[whatwg] Dealing with UI redress vulnerabilities inherent to the current web

Elliotte Harold elharo at metalab.unc.edu
Fri Sep 26 22:41:30 PDT 2008

Robert O'Callahan wrote:

> You're saying Java's security model is adequate for what people want to 
> do on the Web. I say that is unproven since people are not using Java on 
> the Web. *Why* they are not using Java on the Web is irrelevant.

Java's security model is absolutely adequate for what people want to do 
on the Web. Given sufficient time and resources you could write a fully 
featured web browser that ran as an applet. (Not much point but it could 
be done.) The one fundamental problem you'd hit would be the inability 
to load content from a host other than the server the applet came from. 
If we allow different windows for different pages, there's nothing an 
applet can't do. (They're a few things it wouldn't do very efficiently, 
but that;s another story.)

People want to get pictures, text, and other media from the web. People 
want to play games and use some apps. Users don't care where the media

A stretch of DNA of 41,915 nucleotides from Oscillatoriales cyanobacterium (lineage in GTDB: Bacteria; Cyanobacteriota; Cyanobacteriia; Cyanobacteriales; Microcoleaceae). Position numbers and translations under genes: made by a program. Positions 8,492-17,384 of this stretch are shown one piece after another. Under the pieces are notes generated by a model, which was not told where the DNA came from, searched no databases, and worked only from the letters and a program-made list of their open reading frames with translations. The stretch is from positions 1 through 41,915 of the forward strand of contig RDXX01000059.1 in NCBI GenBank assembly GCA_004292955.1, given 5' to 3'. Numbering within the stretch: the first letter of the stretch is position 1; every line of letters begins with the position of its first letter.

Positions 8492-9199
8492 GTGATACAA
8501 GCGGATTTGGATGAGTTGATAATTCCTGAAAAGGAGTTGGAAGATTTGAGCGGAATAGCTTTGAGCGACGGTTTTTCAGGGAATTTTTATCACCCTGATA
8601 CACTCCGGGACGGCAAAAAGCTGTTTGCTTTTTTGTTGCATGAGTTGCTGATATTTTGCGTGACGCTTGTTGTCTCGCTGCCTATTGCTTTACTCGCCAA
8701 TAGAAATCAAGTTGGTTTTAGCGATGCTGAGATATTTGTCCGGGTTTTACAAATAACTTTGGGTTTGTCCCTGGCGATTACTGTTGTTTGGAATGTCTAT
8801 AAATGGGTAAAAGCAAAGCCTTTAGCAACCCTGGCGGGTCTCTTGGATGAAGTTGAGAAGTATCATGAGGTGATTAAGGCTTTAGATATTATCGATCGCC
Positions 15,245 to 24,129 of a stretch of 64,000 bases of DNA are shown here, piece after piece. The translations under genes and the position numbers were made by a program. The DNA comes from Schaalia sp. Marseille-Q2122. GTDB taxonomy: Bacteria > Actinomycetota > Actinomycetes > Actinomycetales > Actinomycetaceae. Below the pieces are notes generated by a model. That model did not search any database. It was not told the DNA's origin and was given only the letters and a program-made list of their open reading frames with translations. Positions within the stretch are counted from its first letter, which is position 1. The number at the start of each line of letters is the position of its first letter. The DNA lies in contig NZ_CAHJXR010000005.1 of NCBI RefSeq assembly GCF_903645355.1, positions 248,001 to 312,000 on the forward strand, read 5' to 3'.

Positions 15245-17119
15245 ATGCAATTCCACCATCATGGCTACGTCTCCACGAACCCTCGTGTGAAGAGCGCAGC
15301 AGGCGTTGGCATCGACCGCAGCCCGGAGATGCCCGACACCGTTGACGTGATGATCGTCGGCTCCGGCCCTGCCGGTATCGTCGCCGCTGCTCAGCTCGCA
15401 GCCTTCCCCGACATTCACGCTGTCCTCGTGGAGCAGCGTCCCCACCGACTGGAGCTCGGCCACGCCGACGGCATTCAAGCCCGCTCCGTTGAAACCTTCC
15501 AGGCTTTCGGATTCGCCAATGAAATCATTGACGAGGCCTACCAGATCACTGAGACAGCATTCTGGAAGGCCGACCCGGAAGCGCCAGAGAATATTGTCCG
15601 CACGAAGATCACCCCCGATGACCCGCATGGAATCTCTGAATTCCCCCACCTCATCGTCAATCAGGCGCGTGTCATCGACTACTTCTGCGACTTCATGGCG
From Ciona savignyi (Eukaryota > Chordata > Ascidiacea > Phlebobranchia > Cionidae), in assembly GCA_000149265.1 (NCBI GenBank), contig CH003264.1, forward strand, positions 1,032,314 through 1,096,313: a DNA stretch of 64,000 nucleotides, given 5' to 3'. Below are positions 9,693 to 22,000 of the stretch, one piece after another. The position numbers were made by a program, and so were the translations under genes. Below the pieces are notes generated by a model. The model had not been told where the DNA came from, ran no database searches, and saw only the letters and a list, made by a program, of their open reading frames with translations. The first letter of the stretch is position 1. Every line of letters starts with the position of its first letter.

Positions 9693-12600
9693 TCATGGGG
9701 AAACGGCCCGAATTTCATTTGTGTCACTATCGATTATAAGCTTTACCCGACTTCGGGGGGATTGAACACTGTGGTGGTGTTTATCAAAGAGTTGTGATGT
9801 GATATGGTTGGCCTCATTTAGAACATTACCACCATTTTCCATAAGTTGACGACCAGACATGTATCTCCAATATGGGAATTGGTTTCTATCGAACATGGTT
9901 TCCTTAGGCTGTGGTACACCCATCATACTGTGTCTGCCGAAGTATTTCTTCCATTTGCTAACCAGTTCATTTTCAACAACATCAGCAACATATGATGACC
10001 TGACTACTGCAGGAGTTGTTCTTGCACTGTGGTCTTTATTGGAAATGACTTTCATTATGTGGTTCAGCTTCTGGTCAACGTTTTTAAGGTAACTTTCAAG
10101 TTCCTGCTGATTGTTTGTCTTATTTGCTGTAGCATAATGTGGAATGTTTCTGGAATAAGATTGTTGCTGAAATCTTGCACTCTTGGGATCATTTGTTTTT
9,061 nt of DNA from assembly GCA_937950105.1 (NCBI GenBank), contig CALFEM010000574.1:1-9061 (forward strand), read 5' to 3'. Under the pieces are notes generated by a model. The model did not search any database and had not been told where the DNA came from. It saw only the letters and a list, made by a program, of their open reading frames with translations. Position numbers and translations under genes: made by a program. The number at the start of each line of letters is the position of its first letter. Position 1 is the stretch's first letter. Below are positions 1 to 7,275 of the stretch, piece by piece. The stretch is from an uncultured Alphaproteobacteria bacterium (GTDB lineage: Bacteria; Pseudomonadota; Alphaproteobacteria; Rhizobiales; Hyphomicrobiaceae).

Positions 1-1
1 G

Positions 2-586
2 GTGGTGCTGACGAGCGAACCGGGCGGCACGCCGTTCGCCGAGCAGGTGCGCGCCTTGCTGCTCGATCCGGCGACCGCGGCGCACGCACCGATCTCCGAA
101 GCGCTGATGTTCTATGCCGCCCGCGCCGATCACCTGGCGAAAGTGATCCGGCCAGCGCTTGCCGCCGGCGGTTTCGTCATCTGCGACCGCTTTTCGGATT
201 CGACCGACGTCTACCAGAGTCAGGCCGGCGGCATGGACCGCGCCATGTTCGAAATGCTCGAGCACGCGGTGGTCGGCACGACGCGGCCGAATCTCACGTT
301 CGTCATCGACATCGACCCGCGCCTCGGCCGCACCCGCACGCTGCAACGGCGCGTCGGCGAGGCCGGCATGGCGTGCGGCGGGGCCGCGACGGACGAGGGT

is loaded from. If it can be loaded form a single server, then the 
users' needs are met.

I see no genuine user use cases that require multisite access within a 
single page. That's a sometimes convenient feature for site developers, 
but there's nothing you can do with content loaded from two sites you 
can't do with content loaded from one.

There might be ways to give clients more control over what they load and 
see so that the *client* can choose to load and merge content from 
several different hosts, but that's exactly what's being avoided here. 
Web standards and even more so web software has consistently favored the 
needs of the server over the needs of the client. That's why we still 
have way too many sites trying to control how their users consume and 
view content.

I challenge anyone to demonstrate a single multisite web page that 
cannot be reproduced as a single-site page. Do not confuse details of 
implementation with necessity. Just because we sometimes put images, 
ads, video, tracking scripts, and such on different sites doesn't mean 
we have to. The web would be far more secure if we locked this down, and 
simply made multisite pages impossible.

Elliotte Rusty Harold  elharo at metalab.unc.edu
Refactoring HTML Just Published!

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